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“And as he reasoned about righteousness and self-control and the coming judgment, Felix was alarmed and said, ‘Go away for the present. When I get an opportunity I will summon you’ ” (Acts 24:25).

TEMPTATION COMES TO US IN VARIOUS WAYS. Sometimes we are tempted to engage in acts of deliberate disobedience. Knowing full well what God’s will is, we are persuaded to do what God has said we must not do, as Eve did when she ate of the forbidden fruit (Genesis 3:1–6). At other times, however, we simply procrastinate doing what is right. We don’t see ourselves as being defiant or rebellious; we just can’t bring ourselves to obey today — we will take care of it tomorrow. But while weakness may seem preferable to outright defiance, I suggest that the temptation to put off obedience until tomorrow is a worse problem than some people realize.

When we don’t want to do what is right. It may be that we delay doing God’s will because, deep down, we don’t want to do it. Like Augustine who prayed “Lord, make me chaste, but not yet,” our delay may be a sign that we actually prefer our present situation. 

Hoping what is right will be easier tomorrow. If there is likely to be some pain or difficulty in doing what’s right, it’s tempting to think that the decision might get easier at some future date. In the real world, hard decisions only get harder the longer we wait, but somehow we think our present situation is an exception to the rule. “Tomorrow,” we think, “it will be easier. I will do it then.”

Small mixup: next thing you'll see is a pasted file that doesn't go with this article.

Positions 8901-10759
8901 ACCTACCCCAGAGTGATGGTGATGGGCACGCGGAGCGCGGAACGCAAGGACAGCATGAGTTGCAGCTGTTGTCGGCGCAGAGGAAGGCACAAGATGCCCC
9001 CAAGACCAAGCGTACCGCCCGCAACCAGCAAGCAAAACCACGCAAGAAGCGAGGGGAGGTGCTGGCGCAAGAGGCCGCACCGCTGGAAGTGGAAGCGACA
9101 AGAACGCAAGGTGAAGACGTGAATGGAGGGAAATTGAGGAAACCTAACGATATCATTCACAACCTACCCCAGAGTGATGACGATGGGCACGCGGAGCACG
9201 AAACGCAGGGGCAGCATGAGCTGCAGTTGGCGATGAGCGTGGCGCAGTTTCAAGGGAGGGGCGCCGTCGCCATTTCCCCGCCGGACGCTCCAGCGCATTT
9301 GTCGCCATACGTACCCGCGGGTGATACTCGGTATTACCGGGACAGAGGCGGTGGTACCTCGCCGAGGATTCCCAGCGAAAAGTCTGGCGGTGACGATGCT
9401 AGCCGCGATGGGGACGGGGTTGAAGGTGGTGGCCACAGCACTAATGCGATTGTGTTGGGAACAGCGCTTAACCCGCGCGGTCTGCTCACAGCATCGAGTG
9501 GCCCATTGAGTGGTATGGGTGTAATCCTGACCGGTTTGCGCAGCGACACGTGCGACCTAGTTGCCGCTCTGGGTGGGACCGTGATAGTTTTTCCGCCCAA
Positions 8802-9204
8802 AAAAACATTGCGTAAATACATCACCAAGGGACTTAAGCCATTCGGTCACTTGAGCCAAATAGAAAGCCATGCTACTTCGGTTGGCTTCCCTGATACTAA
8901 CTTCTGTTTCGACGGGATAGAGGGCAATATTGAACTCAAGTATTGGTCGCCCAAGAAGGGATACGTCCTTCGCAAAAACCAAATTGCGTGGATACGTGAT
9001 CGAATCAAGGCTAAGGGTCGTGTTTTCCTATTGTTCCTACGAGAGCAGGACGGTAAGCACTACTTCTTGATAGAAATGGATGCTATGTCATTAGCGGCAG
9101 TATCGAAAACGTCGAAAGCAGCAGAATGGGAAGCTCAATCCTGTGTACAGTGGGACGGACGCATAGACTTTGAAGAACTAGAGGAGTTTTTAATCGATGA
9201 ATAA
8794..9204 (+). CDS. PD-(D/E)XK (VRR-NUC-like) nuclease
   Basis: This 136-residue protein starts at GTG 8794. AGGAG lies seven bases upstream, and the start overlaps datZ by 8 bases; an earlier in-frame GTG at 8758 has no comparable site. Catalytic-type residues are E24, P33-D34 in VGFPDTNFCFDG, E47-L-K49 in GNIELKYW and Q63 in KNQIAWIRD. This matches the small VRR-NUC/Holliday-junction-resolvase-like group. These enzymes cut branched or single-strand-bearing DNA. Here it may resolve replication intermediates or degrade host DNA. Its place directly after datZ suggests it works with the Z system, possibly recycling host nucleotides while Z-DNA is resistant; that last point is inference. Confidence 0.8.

The temptation to procrastinate is, as I said, worse than the temptation to rebel because it deludes us into a false sense of security. Feeling sure that “our hearts are right,” we are lulled into a pattern of default and neglect. As time goes by, our postponement becomes a permanent habit, and we find that what began as innocent procrastination has hardened into outright rebellion. All the while, we were telling ourselves that we truly “wanted” to obey God; we just couldn’t muster the strength to do it right then.

As a wise observer of life once said, “There is nothing any more permanent than a temporary solution.” If that’s true anywhere, it’s certainly true in our spiritual lives. So while we are trying to avoid deliberate revolt against God, we must also be on guard against that most deadly of disobedient words: later.

“When God says today, the devil says tomorrow” (German Proverb).

Gary Henry — +

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